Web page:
Colin Lynch: Believing I can win again

Irish para-cyclist Colin Lynch looks to turn arrogance into confidence to make 2013 a winning season for himself. 10 Jan 2013
A picture of a man waiting for it's start during a para-cycling race.

Ireland's Colin Lynch, from Macclesfield, England, at the start of the men's individual time trial C2 at the London 2012 Paralympic Games.

ⒸPhoto courtesy of Colin Lynch

Last year, I made the mistake of being over-confident. This year I am going to let my legs do the talking.

I feel like we've turned a corner at last. It's 2013, and I can finally put 2012 behind me. The London Paralympics seem like they were years ago in my memory, yet it's only been a few months.

But perhaps now that the calendar has changed I can start to focus on the season ahead.

As I have mentioned before, this year brings a whole new approach from me. New work ethic, new coach, new equipment, new drive and so on. The hard work is already paying off – I have seen my power numbers steadily rising and my weight is slowly dropping. There are still many months to go before meaningful competition begins, but for the first time in a long time, I am feeling hopeful.

I am starting to believe that I can win again. Interesting enough, it is this type of belief that got me into trouble last year. It's all about that fine line between confidence and arrogance.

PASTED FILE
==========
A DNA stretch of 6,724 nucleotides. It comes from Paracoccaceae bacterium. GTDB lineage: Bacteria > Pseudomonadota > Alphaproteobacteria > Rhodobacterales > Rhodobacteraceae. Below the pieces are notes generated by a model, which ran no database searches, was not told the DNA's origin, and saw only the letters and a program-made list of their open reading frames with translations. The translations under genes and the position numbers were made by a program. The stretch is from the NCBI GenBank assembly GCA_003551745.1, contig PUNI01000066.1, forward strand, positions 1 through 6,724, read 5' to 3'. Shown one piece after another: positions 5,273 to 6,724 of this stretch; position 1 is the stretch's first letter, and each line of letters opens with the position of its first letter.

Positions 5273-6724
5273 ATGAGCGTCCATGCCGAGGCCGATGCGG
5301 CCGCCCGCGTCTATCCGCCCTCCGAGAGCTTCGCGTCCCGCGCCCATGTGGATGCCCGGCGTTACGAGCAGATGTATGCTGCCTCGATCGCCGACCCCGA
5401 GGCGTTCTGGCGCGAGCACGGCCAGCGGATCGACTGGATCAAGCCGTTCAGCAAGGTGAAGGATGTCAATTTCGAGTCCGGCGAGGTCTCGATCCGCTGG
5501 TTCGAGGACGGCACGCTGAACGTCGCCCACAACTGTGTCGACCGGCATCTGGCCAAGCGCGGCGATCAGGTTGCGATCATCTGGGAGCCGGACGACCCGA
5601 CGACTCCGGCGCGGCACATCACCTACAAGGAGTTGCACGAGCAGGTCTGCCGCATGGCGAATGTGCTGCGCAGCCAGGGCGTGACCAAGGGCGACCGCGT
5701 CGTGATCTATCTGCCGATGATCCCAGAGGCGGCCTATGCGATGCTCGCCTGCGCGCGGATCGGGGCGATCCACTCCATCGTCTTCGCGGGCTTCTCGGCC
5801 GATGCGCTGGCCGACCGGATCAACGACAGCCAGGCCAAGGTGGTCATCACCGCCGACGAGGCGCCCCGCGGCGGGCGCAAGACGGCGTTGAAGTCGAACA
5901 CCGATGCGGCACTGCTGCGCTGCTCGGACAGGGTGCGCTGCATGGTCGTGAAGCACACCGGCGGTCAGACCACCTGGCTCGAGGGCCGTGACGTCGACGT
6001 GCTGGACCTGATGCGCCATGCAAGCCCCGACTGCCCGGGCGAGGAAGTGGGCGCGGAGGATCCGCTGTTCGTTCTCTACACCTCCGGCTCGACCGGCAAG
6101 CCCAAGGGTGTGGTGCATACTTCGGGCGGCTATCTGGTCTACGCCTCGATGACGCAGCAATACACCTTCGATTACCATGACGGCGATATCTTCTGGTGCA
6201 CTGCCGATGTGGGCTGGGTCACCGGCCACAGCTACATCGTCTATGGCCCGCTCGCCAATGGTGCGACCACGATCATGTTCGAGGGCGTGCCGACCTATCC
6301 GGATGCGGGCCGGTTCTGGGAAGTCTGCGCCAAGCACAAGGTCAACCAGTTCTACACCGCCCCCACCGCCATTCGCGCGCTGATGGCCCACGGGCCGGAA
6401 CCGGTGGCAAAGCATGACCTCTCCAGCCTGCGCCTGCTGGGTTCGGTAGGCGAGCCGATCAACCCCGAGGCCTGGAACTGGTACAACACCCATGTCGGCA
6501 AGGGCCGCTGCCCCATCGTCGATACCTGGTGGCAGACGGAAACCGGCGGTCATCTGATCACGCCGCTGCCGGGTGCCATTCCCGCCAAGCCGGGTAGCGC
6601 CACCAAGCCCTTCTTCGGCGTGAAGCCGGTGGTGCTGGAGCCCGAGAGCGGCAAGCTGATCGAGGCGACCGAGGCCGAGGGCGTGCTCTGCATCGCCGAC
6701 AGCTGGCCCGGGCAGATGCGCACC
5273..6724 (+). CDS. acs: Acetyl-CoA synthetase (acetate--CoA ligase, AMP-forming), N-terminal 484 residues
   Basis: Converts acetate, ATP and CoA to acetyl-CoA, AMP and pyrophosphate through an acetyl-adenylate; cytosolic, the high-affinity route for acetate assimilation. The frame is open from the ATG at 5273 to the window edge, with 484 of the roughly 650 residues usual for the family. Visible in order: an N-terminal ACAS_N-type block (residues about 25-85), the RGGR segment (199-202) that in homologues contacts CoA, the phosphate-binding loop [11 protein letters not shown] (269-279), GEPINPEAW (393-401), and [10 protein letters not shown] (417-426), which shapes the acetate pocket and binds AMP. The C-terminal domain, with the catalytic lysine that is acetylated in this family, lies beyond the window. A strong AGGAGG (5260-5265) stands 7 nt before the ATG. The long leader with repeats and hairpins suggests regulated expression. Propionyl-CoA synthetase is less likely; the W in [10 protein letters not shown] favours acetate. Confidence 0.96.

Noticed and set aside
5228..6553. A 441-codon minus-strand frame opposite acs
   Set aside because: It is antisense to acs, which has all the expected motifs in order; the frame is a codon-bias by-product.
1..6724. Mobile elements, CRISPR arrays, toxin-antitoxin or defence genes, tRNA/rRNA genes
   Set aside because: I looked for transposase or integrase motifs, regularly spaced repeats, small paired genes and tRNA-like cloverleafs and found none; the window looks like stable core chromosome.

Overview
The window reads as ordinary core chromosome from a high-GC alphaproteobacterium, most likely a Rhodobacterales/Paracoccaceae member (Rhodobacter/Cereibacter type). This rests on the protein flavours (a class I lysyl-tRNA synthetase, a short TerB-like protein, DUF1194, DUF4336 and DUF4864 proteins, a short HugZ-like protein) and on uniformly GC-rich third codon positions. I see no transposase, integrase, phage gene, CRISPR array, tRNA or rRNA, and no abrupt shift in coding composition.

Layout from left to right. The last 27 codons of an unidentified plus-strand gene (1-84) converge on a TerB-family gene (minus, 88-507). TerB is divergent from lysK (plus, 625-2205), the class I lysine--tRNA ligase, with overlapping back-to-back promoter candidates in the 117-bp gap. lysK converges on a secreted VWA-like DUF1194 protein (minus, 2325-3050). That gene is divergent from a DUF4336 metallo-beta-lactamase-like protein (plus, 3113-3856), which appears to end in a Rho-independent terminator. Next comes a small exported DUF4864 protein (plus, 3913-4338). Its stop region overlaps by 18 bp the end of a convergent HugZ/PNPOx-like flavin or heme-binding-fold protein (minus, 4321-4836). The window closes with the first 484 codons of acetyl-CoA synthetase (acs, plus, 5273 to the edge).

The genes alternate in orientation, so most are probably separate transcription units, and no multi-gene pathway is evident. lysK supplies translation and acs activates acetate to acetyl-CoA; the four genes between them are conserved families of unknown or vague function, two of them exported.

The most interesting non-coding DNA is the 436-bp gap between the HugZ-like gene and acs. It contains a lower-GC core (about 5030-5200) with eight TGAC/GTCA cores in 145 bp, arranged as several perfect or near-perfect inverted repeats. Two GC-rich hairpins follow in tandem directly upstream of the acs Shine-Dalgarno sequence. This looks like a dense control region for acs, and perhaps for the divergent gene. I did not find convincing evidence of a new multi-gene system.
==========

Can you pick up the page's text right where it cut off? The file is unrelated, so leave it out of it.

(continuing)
Without a doubt I was arrogant last year. As the reigning world champion I went to events expecting to win, regardless of my form. Don't get me wrong – I worked hard all year but I just assumed that I was going to be better than everyone else. I assumed that no one else would work harder than me or make bigger gains that I did. And I was wrong.

Some might say that confidence is the ability to trust your own decisions and instincts or in the case of a cyclist – their own capabilities. A self-confident cyclist knows they have the potential to take on the world and come out on top. And they do so with their actions and not by their words.

An arrogant cyclist constantly talks themselves up, but fails to back up their promises. And if you find yourself constantly trying to impress others with how good you are, then you probably have crossed the line from confidence to arrogance.

Doing what I do requires me to be a bit of both. It's the nature of the game. I can't write blogs and talk about my training and racing solely in terms of what I 'hope' to do this year – I need to have the confidence to come out and lay it on the line and say I'm going to win. Or at least make some sort of implication to that effect! There is an innate difficulty with writing (or speaking) about how well you want to perform in races without coming across as even marginally arrogant.

But saying it and believing it is where I think it matters. Part of my public persona is to BE that brash athlete and make big promises. It's what the public and the sponsors want to hear. But you still have to back it up. And you also have to be very careful about buying into your own PR (that's the kind way of saying it) if you aren't even remotely able to deliver on your promises.

Last year, I made the mistake of being over-confident. This year I am going to let my legs do the talking (with the exception of these blogs of course). It would be easy for me to state right now I'll win Worlds – but I know there are some VERY good riders out there that have similar intentions.

And until I cross the finish line with the fastest time and someone is putting another rainbow jersey over my head, I won't be arrogant enough to say I'm going to win. I'll just keep working away at being better.

Related Images